David Leonhardt’s NY Times interview with Pres. Obama on the topic of economics has attracted plenty of notice. While speaking unusually candidly, without any of his advisors at hand, Obama demonstrates a fairly nuanced grasp of both the issues of the day and the complaints that many of his detractors have aimed at his Robert Rubin-inflected centrist economic team. Leonhardt also includes a random factoid that stuck with me more than anything else. Obama tells him “he had become sick enough of briefing books to begin reading a novel in the evenings — ‘Netherland,’ by Joseph O’Neill.”
Sure enough, a week or two later and ‘Netherland’ has shot up the charts.
A cursory look at the books that Obama has previously mentioned as his favorites yields some seeming contradictions. During the campaign, Laura Miller of Salon claimed that Obama would make one of the “most literary presidents in recent memory,” citing his professed love for Melville, Toni Morrison, Shakespeare, and others. Furthermore, she noted of his early Chicago years, “Obama lived so much like a retiring writer — spending many hours holed up in a spartan apartment with volumes of ‘philosophy and literature’ — that some of his colleagues assumed he was gathering material for a novel.” But then she makes the case that the most important book in Obama’s literary formation was Saul Alinsky’s Rules for Radicals — not exactly the pinnacle of storytelling. In the NY Times, Michiko Kakutani reported that Obama “immersed himself” with philosophers like Nietzsche and St. Augustine during college. How does someone so enthralled with serious literature and philosophy wind up identifying with Alinsky’s soulless political manipulation? How do you hole up in a spartan apartment with masterpieces and emerge enamored with Rules for Radicals?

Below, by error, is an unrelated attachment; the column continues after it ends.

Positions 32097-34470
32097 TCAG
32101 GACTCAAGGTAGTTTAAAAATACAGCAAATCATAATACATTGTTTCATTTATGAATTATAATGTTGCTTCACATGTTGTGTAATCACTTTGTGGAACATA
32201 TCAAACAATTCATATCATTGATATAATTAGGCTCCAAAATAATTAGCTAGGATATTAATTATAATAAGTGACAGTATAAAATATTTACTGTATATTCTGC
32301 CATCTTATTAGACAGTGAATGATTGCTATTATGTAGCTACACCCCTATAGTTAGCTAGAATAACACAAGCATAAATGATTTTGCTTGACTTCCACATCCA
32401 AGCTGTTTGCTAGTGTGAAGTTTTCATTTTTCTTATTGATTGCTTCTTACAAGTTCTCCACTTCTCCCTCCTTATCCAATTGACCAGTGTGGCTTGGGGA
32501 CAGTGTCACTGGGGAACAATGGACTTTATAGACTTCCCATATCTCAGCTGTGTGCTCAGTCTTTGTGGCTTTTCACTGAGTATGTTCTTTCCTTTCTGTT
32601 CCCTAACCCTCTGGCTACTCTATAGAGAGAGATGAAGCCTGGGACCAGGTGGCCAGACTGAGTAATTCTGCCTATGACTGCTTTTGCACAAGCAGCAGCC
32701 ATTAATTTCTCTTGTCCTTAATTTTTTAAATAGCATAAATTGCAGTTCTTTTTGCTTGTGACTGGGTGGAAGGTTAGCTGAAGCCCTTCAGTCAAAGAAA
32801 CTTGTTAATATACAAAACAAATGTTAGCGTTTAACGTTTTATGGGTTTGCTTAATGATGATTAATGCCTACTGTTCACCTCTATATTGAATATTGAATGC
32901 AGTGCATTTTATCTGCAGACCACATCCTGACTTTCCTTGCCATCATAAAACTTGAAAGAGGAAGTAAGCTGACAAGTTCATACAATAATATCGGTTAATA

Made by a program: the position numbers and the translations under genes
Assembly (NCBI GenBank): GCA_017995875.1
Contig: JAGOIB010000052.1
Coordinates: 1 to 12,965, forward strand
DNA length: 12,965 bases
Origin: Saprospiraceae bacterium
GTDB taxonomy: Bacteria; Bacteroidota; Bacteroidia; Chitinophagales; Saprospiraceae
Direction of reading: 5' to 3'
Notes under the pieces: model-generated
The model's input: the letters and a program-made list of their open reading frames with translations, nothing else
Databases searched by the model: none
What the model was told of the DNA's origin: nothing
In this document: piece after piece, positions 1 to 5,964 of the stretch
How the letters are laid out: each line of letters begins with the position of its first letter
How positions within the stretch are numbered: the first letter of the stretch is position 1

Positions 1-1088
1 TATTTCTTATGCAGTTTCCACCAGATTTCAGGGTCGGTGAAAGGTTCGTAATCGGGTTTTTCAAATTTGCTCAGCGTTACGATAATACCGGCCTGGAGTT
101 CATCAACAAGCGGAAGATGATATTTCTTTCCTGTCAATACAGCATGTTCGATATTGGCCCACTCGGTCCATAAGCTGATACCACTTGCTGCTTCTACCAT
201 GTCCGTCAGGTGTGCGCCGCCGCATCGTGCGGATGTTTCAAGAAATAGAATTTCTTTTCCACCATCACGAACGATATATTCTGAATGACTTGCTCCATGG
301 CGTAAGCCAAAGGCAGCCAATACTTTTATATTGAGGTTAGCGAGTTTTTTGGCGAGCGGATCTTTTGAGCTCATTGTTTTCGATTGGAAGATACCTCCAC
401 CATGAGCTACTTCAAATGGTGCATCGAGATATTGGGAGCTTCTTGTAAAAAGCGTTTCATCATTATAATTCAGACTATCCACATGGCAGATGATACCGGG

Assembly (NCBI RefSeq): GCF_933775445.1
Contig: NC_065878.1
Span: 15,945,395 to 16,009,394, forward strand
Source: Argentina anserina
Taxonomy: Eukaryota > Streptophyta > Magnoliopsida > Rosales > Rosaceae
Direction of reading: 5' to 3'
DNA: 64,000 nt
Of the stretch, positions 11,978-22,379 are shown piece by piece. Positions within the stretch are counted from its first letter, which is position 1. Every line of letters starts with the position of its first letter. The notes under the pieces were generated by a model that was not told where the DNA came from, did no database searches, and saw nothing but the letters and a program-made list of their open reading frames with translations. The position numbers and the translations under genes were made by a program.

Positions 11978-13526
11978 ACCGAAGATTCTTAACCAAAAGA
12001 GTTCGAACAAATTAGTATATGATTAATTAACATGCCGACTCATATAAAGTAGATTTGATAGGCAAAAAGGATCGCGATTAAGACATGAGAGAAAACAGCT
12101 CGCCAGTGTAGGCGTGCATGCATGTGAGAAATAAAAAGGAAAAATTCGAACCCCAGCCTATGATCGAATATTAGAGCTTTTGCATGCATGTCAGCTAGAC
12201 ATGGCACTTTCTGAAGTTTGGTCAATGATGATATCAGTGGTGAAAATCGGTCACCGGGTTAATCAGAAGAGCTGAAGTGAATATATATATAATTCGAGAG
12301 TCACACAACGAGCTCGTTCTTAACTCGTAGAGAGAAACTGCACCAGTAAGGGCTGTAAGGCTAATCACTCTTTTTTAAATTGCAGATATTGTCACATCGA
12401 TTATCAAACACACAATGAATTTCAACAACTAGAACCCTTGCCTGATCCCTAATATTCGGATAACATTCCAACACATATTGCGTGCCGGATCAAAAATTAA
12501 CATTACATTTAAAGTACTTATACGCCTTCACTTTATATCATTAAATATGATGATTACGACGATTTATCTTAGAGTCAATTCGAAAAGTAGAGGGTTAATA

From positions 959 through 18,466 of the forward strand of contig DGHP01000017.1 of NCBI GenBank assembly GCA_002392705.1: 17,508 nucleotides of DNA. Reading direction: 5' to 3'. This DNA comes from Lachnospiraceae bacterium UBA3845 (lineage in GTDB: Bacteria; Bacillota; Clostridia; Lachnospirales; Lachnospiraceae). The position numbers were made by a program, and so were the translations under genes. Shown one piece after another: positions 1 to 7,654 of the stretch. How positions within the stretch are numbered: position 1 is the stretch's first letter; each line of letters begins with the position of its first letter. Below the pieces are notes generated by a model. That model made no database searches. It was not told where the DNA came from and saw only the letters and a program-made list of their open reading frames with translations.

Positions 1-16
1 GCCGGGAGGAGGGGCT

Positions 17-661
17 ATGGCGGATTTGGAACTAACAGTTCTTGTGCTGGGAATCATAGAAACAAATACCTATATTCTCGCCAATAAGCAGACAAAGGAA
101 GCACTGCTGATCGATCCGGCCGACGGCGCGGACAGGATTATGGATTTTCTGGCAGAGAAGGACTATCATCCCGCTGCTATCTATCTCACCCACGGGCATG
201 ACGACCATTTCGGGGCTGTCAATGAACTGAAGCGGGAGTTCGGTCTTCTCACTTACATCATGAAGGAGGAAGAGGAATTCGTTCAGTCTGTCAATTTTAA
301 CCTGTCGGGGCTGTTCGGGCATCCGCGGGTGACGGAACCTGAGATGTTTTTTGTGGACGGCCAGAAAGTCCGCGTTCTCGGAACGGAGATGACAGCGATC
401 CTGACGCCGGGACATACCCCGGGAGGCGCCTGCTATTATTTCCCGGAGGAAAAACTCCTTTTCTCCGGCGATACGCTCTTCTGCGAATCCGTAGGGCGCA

To me, some of the economic policies that Obama advocates — socialized health care, cap-and-trade, etc. — reflect the same kind of lack of moral imagination that you would expect from someone whose reading was limited to policy briefings with the occasional Alinsky tract thrown in. But at times in the interview, as when he mentions the visceral appeal of jobs performed by hand and when he claims that his grandmother wrote better than his U. Chicago law students, his approach seems less technocratic than literary in a down-to-earth way.
If you delve into Obama’s reading habits, as Miller and Kakutani did, the theme that emerges is Obama’s literature-steeped search for his own role in the world. Naturally, this search steered him toward the writings of others trying to understand the role of black men in society, like Ralph Ellison, W.E.B. DuBois, and Toni Morrison. There isn’t such a clear explanation for why, out of all of the authors he read, Alinsky would be the one that Miller would associate with his political approach.
I don’t know. It seems paradoxical to me that the president would be regarded as the face of political efficiency by day, orchestrating massive domestic policy changes by the handful and captivating the media, while remaining a soul-searching, Joseph O’Neill-loving, wannabe novelist at night. It is tough to reconcile these two characters: the pragmatic wonk who surprises economists with an off-the-cuff tour de force interview on economic issues, and the Harvard Law grad who eschews the corporate world to lock himself in a Chicago apartment with the Great Books.
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